UK house prices soar to record high in September

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For sales signs outside properites in Brunswick Square, Brighton.  06/02/04: First-time buyers are adopting a risky approach to buying their first home as they become increasingly desperate to get on to the property ladder, research showed today. People buying their first house are less likely to have a survey done, take out a fixed rate mortgage or make an offer below the asking price than other buyers, according to Yorkshire Bank.  13/04/2004:  House prices in the UK fell by 1% during February as the market suffered its traditional quiet period, Government figures showed today April 13 2004. The Office of the Deputy Prime Minister said the average property cost   160,937 during the month, down from   162,559 in January.  30/10/04: The range of advice offered by mortgage brokers and advisers will vary considerably from tomorrow, experts have warned.  The Mortgage Advice Bureau said that brokers will now be either directly authorised by the FSA, have joined a network as 'appointed representatives', or have created their own panel of lenders.  As a result the range of products and borrower circumstances that they can advise on will vary tremendously, as will fees and service.
The last months of the stamp duty holiday was seen as a catalyst behind the price rises

The UK average house price rose by 11.8% to a record high of £270,000 ($36,271) in the year to September, up from 10.2% in August, and £6,000 higher than the previous all-time high set in June.

According to the Office for National Statistics (ONS), this marked a £28,000 rise compared to the same period a year ago.

On a non-seasonally adjusted basis, average house prices in Britain increased by 2.5% between August and September 2021.

Property prices gained some £7,000 alone in the space of one month, as potential homeowners looked to complete deals before the end of the reduced stamp duty holiday.

September was the final month buyers could benefit from the government’s stamp duty holiday, a tax break designed to prop up the housing market, and help consumers as the economy contracted during the COVID-19 lockdowns.

Annual house price rates. Chart: ONS
Annual house price rates. Chart: ONS

The holiday was extended from 31 March 2021 to the end of June and once more, tapering from June to the end of September, as people rushed to market.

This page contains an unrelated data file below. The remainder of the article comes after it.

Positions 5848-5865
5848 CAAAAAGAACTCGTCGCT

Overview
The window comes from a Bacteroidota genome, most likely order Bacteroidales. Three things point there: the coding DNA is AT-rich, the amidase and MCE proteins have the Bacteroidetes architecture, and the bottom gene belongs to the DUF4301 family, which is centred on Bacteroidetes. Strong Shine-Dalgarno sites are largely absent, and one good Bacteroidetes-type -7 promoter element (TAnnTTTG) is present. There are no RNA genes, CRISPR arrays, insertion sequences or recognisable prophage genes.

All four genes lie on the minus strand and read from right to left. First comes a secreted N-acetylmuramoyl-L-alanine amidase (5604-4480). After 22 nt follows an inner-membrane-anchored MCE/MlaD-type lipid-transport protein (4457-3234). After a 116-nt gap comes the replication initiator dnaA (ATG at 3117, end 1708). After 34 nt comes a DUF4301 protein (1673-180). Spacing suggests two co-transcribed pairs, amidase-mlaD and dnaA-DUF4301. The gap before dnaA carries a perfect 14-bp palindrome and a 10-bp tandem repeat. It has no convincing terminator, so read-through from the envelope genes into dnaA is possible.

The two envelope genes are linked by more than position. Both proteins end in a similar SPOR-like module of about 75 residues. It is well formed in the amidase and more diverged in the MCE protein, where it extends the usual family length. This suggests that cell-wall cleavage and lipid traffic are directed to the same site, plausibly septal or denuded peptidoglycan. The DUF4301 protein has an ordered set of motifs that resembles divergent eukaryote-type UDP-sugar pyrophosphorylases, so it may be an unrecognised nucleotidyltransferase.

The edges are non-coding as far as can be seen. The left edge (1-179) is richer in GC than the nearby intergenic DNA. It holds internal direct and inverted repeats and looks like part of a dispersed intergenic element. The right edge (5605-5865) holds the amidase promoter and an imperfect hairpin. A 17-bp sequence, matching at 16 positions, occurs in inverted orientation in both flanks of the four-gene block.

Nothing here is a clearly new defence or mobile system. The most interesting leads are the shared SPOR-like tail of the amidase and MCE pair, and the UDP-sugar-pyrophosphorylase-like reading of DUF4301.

Housebuyers could have cashed in on savings of up to £15,000 if they bought at the right time.

The break caused a frenzy in the market, with many using it as an excuse to make long-awaited moves or buy for the first time. However, some said that with an increase in house prices during the past year, the discount was quickly priced in and that it "distorted" the market.

The ONS said on Wednesday that a “race for space” also contributed to the climb in prices, with Brits looking to move to larger properties amid an increase in remote and hybrid working.

Read more: UK house prices jump on supply crunch

Average house prices increased during the year in England to £288,000, a 11.5% rise, in Wales to £196,000, up 15.4%, in Scotland it climbed 12.3% to £180,000, and 10.7% in Northern Ireland to £159,000.

On a regional level, London continued to be the worst performer, with the lowest annual growth for the tenth consecutive month, coming in at just 2.8%, down from 6.7% in August 2021. This represented the lowest annual growth in London since July 2020.

Despite being the region with the lowest annual growth, average house prices in the capital remain the most expensive of any region in the UK, at an average of £507,000 in September.

The North West saw the strongest annual growth during the period, with average prices increasing by 16.8% in the year to September 2021. This was up from 11.6% in August 2021.

Read more: UK house prices could surge as fewer properties come on market

“These latest figures certainly show the last of the stamp duty sizzle as homebuyers made a final push to secure a saving ahead of the extended deadline,” Director of Benham and Reeves, Marc von Grundherr, said.

“This phenomenal rate of growth is likely to slow in the coming months, not only in the wake of the stamp duty holiday, but as the usual festive lethargy starts to build and many homebuyers and sellers now look beyond the Christmas period with a view to moving.”

Meanwhile Sarah Coles, senior personal finance analyst, Hargreaves Lansdown said: "We would expect house price growth to slow in the coming months, and if we get interest rate rises over the next few months, this could provide even more of a drag on prices. However, we’re still expecting prices to keep rising, because there are so few properties on the market. 

"Buyer numbers are still outstripping sellers, and the number of properties on agents’ books continues to shrink. It means more people chasing fewer properties, which means prices are unlikely to fall in the immediate future."

Watch: Why are house prices rising during a recession?

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